The Natural World of Winnie-the-Pooh: A Walk through the Forest that Inspired the Hundred Acre Wood
By Kathryn Aalto
Published by Timber Press
Winnie-the-Pooh holds a special place in most of our hearts; the ‘silly old bear’ and his band of friends brought their own special, heart-warming charm to many of our childhoods, thanks to the stories of their adventures in the Hundred Acre Wood, written by A.A. Milne.
When I first saw this new book and realised that The Natural World of Winnie-the-Pooh detailed the real-life locations that were the inspiration for the Hundred Acre Wood and the other special places in A. A. Milne’s Winnie-the-Pooh’s stories, I thought this was an endearing, and rather lovely concept for a book. Now that I have read The Natural World of Winnie-the-Pooh, I can tell you that this wonderful book offers the reader so much more than you might at first anticipate.
The Natural World of Winnie-the-Pooh is a book rich in content, it’s not superficial at all, this is not a book that you could flick through and read in a day. Full of interesting details, it took me a long time to read this book; it’s a book to be savoured, and is an absolute joy to read.
The Natural World of Winnie-the-Pooh offers the reader a deeper insight into seemingly every aspect of A.A. Milne’s life: his upbringing, childhood and schooling, then following on as he embarks on employment, his engagement and marriage, then the arrival of their son, Christopher Robin, the family’s lifestyle and close relationship. This insightful book even includes Christopher Robin’s own accounts of his childhood and relationship with his Father; it also features a chapter on E.H. Shepard, where the reader can discover more of the collaboration between the author and artist. The author, Kathryn Aalto, is very well read on A.A. Milne, and references other books and sources in her book, which add greatly to the interest for the reader. Kathryn includes anecdotes from all stages of A.A. Milne’s life, giving the reader a deeper insight into the man behind these special and much loved stories.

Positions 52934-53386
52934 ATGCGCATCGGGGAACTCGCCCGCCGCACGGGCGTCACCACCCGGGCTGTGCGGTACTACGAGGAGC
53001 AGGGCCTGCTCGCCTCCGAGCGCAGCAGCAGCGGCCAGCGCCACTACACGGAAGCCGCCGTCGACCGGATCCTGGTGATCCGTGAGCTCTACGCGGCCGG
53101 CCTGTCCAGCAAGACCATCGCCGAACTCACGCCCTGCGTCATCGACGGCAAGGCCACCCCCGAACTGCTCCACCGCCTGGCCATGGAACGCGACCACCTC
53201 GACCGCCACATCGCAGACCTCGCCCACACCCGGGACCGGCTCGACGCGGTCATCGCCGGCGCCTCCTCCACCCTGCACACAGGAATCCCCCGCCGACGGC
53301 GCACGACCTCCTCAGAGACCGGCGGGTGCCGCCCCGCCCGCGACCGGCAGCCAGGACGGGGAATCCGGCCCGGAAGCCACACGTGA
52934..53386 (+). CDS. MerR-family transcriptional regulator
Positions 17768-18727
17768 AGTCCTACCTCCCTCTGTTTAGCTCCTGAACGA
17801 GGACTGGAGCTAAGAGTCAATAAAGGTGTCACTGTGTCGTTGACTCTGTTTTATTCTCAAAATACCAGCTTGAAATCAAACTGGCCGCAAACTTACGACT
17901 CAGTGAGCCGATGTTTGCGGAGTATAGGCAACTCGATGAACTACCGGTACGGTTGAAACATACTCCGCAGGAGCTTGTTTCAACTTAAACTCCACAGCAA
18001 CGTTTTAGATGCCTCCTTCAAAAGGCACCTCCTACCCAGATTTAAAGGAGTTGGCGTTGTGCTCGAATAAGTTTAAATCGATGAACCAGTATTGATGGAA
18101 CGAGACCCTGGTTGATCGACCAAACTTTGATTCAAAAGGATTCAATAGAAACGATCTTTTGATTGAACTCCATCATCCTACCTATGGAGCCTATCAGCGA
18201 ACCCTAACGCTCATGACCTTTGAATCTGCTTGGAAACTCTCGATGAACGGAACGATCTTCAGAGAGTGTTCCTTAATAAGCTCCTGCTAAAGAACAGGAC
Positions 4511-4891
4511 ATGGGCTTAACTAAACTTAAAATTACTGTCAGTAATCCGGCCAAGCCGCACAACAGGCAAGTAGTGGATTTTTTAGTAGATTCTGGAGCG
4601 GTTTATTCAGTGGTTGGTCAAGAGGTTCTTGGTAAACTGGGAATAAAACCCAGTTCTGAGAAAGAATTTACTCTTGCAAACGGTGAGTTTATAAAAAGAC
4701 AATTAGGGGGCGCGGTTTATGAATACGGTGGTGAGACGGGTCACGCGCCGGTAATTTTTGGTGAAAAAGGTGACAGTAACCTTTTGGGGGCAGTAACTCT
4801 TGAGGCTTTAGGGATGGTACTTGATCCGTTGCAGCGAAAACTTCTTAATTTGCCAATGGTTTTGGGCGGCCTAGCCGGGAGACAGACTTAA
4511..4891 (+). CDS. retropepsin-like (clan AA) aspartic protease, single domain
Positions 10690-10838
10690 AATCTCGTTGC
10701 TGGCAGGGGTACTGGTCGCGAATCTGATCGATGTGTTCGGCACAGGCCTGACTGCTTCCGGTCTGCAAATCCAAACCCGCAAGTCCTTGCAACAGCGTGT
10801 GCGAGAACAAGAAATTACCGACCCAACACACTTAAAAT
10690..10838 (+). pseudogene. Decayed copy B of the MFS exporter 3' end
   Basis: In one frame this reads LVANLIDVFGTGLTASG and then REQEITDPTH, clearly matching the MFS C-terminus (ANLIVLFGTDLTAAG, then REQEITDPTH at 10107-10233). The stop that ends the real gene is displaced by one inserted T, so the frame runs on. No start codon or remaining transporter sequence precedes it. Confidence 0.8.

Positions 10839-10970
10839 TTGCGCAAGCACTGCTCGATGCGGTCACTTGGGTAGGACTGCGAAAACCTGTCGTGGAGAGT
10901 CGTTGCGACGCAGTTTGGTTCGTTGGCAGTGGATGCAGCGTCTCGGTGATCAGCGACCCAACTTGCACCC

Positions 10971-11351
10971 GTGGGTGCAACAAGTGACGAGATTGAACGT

The author, Kathryn Aalto, spent a year researching the Hundred Acre Wood on foot – “hiking through the heather, hopping over rocks and streams, listening to birds and bees, and attempting to climb a pine tree or two.” Kathryn has evidently put a huge amount of work into this book, she sought out the few people, still alive today, that knew A.A. Milne, and found out about their experiences and memories of the author. Kathryn’s admiration for A.A. Milne and his stories about Winnie-the-Pooh is evident throughout this book, which has clearly been written with great affection.
In The Natural World of Winnie-the Pooh, Kathryn Aalto covers all aspects of the Winnie-the-Pooh books and stories in great detail, referring to even intricate observations, such as how the characters in the stories were drawn and depicted in their loved, yet slightly misshapen condition. I particularly enjoyed reading about the actual, real trees that inspired the houses of each of the characters. There are numerous quotes and references to the Winnie-the-Pooh stories, as Kathryn offers explanations as to the story’s setting and real-life location, often giving her own thoughts on the feelings behind the emotion expressed within the tale.
The Natural World of Winnie-the-Pooh is beautifully illustrated with photographs of the real-life places and locations that feature in Winnie-the-Pooh’s books, there are photos of times gone by, native flora and fauna in the forest, birds, butterflies and other insects, deer, even the geology of the forest is covered in this delightfully detailed book. I think if there’s anything you’ve ever wondered about the Winnie-the-Pooh books, the author A.A. Milne, the artist E.H. Shepard, or any of the places featured in the book, your questions, and much more besides, will be answered in detail in this charming book.
Kathryn Aalto provides helpful, detailed, instructions on finding Poohsticks Bridge and the other locations in the Winnie-the-Pooh books – thankfully these special places haven’t been lit up by florescent lights, or turned into a theme park, so there aren’t huge signs marking their whereabouts. You can find out about all the locations included in the Winnie-the-Pooh books, including Hundred Acre Wood, Ashdown Forest, and A.A. Milne’s home at Cotchford Farm inside this book.
Kathryn provides an insight into the rare plants, birds, invertebrates and animals, past and present that live, or have lived, in Ashdown Forest, describing the effect they have had on this special place. The conservation of the area and the methods used to maintain the habitat are also expanded upon. There are some lovely photographs of the plants and trees to be found at the real-life locations that were part of the inspiration for the Winnie-the-Pooh stories.
The Natural World of Winnie-the-Pooh is a very special book. I think it would make a super present for anyone who’s read and enjoyed A.A. Milne’s stories of Winnie-the-Pooh; it would make an ideal gift to give to a family, or to Grandparents, or Great-Grandparents. This is an interesting, inspiring and heart-warming book that is full of nostalgia and has been written with love and affection.
Other links and articles that may interest you……………………….
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To read my review of Burgon & Ball’s Weed Slice and Burgon & Ball’s Short Handled Weed Slice, please click here.
To read my interview with David Neale, an award winning Garden Designer, based in Guildford in Surrey, please click here.
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